Connect with us

CFL History

CFL Vs NFL Rules: What Are The Differences

The NFL and CFL are arguable the two most prominent football leagues in the world. Here are the rule differences between the NFL rules and CFL rules:

  • Football Field Dimensions

An NFL football field is a rectangle that is 120 yards long, or 360 feet. This means that each end zone is 10 yards and the neutral playing field is 100 yards long. The field is also slightly over 53 yards wide, or 160 feet.

A CFL football field is also a rectangle. However, a CFL field is 150 yards long, or 450 feet. The end zones are each 20 yards long, and the neutral playing field is 110 yards long. The width of the field is 65 yards long, or 195 feet.

  • Number of Players On the Field

This brings up the next difference in the rules between the CFL and the NFL, which is that the CFL has 12 players on the field at one time while the NFL has 11. Due to the CFL playing on a larger field, they felt that it was alright for each team to put one more man on the field. This allows the offense to have one more eligible receiver, which makes the passing game that much more appealing.

  • Number of Downs

In the NFL, a possession includes four downs. Each down allows the offense to attempt to gain a first down. Often times, when the offense is on their own side of the field,
the offense will punt the ball to the opposing team in order to flip field position. If the offense is on the opponents side of the field, then they will be more likely to go for it on fourth down or kick a field goal. By going for it on fourth down, the offense risks the chance of turning the ball over to the opponent if they fail to gain a first down.

In the CFL, there is only 3 downs in a possession. The same strategy applies in the CFL. However, they get one less down. If the offense fails to gain 10 yards after the first two downs, they will be forced to either punt the ball or kick a field goal. If they decide to go for it on third down, they risk the chance of failing to get the first down and turning the ball over.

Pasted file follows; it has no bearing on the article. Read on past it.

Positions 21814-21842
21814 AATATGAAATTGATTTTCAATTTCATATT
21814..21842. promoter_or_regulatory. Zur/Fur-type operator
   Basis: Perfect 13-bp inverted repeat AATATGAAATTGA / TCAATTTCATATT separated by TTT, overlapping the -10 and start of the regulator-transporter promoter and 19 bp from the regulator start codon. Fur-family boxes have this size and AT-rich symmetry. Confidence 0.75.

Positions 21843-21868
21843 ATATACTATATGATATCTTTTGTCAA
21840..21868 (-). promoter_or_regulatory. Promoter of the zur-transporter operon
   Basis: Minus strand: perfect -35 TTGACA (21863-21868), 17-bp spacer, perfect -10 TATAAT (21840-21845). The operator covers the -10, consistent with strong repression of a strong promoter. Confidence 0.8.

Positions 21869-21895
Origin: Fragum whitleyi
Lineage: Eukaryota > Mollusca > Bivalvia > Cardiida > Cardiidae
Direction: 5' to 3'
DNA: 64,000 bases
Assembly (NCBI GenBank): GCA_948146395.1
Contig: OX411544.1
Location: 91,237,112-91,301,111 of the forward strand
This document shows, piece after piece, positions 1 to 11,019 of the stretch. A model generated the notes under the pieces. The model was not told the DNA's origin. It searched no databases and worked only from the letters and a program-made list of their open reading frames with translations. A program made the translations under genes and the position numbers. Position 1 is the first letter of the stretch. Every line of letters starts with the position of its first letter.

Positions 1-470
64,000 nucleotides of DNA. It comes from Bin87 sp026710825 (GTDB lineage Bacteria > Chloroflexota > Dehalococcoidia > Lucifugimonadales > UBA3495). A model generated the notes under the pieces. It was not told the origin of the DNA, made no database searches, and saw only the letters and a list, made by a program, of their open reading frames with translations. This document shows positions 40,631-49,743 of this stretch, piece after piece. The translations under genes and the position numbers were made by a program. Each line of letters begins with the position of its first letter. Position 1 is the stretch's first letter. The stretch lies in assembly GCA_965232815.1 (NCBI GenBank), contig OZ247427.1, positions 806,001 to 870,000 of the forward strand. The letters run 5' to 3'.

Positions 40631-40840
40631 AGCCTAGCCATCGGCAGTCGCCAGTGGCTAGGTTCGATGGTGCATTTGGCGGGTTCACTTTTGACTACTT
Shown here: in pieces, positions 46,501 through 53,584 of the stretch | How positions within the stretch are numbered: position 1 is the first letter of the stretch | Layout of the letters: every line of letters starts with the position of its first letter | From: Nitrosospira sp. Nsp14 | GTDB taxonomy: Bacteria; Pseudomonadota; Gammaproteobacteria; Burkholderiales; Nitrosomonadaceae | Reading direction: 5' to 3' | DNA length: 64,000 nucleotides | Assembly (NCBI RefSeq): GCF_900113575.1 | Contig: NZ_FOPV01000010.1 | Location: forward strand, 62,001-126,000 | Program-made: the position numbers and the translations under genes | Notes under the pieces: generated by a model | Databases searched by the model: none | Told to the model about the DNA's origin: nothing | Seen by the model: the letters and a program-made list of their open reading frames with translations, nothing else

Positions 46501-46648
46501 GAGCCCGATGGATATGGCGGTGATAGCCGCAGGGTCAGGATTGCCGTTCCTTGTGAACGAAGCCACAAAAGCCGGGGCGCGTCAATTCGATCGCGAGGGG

• Overtime Rules

The next major rule difference is the overtime rules. The NFL overtime rules are similar to the beginning of a normal game. There is a coin toss where the away team gets to decide heads, or tails. Then the winner of the coin toss gets to select if they would like the ball, or if they would like to kick. Then the overtime begins like a typical game. However, in overtime if the first team to possess the ball scores a touchdown then the game is over. Otherwise, the next team to score is the eventual winner.

The CFL overtime rules are very similar to college football overtime rules. Each team will have a possession that starts on the 35-yard line. Once they have either scored, or turned the ball over, the opposing team gets a chance to score from the 35-yard line. Touchdowns in these overtime periods must be followed by a two-point conversion. If it is tied after the first overtime, then there will be up to two more overtime periods that follow.

In both leagues if the overtime periods result in the score being tied, the game will be ruled a tie. However, if it is a playoff game, the overtime rules will proceed until there is an eventual winner.

  • Scoring

The two leagues share similar rules for touchdowns and extra points. Both leagues score a touchdown as six points. Each league gives the scoring team the opportunity to kick an extra point, or go for two. Safeties are also worth two points in both leagues.

The major difference in scoring between the two leagues is when it comes to kicking a field goal. Both leagues score a field goal as three points. However, the goal posts for field goals are placed at a different part of the field in each league. The NFL places their goal posts at the back of the end zone, this adds 10 yards to each kick since the end zone is 10 yards in length. The CFL places their goal posts at the frond of the end zone. This means that whatever yard line the ball is kicked from is the length of the field goal.